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Prescribing Wisely: Psychiatric Medications and the Whole Person

Friday, June 8, 2018, 8AM

Please Click here to register by June 4th

June 8-9, 2018

Holsti-Anderson Family Assembly Room, Rubenstein Library, Duke University


Presented by the Theology, Medicine, and Culture Initiative at Duke Divinity School and the Trent Center for Bioethics, Humanities & History of Medicine at Duke University, with the generous support of the McDonald Agape Foundation
How and why do psychiatric medications “work?” Often, this question is answered only by describing medications’ chemical effects. But clinicians need also to attend to medication’s broader contexts: to the influence of gender, race, culture, and spirituality; to the therapeutic relationships in which medications are prescribed and taken; to the way that clinical success is defined; and to the stories that people tell themselves and others about medication. All of these matter for how medications “work.” Join us as we consider medications within these broader contexts, and consider how they might shape wise practices of prescribing and wise institutional policies.


Click here to view a schedule of events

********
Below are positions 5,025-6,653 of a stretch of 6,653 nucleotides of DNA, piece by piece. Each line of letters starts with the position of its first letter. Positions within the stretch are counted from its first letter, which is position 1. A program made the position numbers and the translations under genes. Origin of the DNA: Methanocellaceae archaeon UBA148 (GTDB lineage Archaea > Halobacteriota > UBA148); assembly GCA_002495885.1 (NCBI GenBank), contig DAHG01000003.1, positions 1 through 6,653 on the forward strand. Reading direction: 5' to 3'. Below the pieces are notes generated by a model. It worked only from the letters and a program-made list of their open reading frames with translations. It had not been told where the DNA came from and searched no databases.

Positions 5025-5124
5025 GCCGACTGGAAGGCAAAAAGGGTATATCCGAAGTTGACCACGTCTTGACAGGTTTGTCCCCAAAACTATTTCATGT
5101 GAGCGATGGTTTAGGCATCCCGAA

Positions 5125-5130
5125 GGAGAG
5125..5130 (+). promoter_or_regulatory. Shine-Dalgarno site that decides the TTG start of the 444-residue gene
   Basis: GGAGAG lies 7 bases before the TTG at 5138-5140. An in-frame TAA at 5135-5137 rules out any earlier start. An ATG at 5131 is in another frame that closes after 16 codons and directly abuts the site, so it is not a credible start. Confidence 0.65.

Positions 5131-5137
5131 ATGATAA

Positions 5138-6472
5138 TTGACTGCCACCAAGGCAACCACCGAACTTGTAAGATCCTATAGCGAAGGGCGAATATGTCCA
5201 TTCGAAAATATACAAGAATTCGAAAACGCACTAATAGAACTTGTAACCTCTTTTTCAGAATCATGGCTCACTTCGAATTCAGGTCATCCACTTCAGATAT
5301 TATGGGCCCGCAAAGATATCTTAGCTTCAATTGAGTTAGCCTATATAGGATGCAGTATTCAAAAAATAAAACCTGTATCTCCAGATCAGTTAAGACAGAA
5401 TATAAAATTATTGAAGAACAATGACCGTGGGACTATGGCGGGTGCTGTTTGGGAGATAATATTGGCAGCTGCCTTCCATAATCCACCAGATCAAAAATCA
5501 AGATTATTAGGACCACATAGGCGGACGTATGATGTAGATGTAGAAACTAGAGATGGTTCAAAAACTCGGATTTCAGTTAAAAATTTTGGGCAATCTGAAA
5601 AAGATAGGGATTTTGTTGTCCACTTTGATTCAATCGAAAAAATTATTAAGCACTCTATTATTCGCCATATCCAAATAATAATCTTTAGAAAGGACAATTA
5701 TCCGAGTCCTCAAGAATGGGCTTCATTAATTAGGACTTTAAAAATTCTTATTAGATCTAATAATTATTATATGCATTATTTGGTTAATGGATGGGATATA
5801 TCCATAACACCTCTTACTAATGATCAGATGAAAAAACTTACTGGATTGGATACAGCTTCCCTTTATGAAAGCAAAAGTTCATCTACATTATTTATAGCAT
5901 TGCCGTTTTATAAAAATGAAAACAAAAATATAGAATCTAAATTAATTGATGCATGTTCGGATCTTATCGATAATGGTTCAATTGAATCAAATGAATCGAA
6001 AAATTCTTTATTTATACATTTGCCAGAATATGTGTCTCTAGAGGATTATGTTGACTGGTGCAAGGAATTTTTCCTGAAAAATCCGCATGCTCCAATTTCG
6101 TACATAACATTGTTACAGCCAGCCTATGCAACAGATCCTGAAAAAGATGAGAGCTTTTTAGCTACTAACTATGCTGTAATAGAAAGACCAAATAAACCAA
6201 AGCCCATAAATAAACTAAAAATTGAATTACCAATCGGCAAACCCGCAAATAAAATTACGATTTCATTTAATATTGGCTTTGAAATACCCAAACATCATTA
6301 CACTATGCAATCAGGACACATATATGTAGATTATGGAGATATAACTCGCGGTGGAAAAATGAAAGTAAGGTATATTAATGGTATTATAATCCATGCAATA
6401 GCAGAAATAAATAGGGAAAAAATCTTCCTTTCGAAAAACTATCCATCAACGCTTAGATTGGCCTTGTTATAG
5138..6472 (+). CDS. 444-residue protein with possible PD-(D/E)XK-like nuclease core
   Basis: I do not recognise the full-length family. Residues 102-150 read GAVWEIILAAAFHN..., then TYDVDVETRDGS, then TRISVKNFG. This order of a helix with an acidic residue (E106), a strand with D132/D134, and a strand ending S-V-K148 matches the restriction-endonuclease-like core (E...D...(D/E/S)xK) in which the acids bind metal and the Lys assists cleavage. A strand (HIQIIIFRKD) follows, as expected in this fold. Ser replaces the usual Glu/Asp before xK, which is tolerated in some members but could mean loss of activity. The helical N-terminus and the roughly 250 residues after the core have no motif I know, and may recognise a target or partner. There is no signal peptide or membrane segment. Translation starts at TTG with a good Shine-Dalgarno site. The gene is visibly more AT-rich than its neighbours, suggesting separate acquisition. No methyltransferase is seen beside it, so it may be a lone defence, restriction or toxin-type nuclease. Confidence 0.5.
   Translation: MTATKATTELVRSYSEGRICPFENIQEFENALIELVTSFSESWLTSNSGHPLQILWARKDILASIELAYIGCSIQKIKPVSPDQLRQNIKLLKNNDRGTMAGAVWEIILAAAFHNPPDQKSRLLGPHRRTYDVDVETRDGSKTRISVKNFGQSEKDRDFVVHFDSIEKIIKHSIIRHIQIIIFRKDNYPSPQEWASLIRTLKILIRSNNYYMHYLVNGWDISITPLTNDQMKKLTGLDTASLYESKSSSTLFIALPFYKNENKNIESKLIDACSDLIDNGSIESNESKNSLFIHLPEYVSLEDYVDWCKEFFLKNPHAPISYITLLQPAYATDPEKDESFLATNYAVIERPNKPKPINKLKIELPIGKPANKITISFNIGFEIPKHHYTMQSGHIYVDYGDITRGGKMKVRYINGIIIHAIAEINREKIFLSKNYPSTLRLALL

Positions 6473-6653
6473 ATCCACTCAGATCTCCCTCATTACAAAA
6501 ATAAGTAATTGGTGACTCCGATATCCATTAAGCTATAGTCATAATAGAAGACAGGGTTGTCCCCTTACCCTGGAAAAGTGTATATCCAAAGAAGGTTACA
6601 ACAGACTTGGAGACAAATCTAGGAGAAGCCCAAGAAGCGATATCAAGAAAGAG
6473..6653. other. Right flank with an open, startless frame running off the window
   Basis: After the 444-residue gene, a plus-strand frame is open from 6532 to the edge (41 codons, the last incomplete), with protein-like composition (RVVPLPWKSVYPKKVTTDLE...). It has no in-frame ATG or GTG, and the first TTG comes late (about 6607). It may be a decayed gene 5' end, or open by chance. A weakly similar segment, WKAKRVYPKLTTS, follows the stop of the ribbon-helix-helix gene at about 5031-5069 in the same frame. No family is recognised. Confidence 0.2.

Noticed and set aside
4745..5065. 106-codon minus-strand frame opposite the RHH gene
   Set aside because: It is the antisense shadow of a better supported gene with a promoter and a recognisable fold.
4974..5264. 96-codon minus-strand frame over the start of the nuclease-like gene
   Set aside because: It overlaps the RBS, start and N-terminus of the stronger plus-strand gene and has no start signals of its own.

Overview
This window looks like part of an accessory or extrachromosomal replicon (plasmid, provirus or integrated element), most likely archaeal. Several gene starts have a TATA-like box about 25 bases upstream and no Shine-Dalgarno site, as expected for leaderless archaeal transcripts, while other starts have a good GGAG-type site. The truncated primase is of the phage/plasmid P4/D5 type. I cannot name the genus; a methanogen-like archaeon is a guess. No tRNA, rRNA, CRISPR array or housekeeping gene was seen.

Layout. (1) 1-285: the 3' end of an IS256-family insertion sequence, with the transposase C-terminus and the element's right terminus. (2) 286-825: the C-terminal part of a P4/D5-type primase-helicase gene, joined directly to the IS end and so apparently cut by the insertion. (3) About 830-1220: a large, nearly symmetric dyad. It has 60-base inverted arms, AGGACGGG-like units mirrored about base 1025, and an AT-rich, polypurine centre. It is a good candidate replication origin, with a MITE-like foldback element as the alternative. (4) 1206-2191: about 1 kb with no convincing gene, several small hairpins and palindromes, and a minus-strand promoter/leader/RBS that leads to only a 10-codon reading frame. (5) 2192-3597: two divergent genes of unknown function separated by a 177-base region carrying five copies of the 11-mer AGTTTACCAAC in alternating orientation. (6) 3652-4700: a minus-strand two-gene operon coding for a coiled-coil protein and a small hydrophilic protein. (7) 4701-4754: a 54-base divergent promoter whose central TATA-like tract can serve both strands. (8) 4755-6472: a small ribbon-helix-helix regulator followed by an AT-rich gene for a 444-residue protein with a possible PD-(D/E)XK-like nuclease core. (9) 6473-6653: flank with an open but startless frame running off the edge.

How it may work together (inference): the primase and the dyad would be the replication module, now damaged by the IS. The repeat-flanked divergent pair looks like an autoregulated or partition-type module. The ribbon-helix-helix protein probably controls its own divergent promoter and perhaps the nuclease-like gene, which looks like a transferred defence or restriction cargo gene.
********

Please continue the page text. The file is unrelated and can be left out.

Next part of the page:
Key Questions:

  •  To what extent does the therapeutic alliance matter for the effectiveness of medication, and how should prescribing clinicians (and the health systems in which they work) attend to this?
  • To what extent do the outcome measures employed by efficacy studies measure symptom reduction vs. functional outcomes, and how might clinicians think separately about both symptoms and function?
  • What is the role of story and culture with regard to medication?   How can clinicians be aware of the stories that are operative for their patients?   How does culture (including race, gender) play a role?   What cultural considerations should clinicians be aware of?
  • To what extent do quality measures encourage prescribing patterns and how can quality measures be structured to encourage clinicians to make wise decisions?  Do process and outcome metrics affect prescribing differently?

Featured Speakers:

Jean Beckham, PhD, Duke University | Theresa Coles, PhD, Duke University | Sue Estroff, PhD, UNC-Chapel Hill | Calvin Gross, UNC-Chapel Hill | Geetha Jayaram, MD, Johns Hopkins University | Warren Kinghorn, MD, ThD, Duke University | David Mintz, Austen Riggs Center | Abraham Nussbaum, MD, University of Colorado | Damon Tweedy, MD, Duke University | Lynne Vanderpot, PhD, The Brien Center | Sarah Wilson, PhD, Duke University | Sidney Zisook, MD, University of California-San Diego

“Out of Our Meds” Conference Series:

Through the generous support of the McDonald Agape Foundation, “Prescribing Wisely: Psychiatric Medications and the Whole Person” is the second of five annual conferences that will engage moral and theological approaches to prescription medication use.

Questions for future conferences will include the following:

2019: Theological Approaches to Pain and Its Management

2020: “Do not be anxious about your body:” How is medical management of risks to future health compatible with Christian discipleship?

2021: Is pharmacological risk management good medicine?

McDonald Logo


June 8, 2018 | 8:00 am
June 9, 2018 | 12:00 pm


Theology, Medicine, and Culture
Trent Center for Bioethics, Humanities & History of Medicine at Duke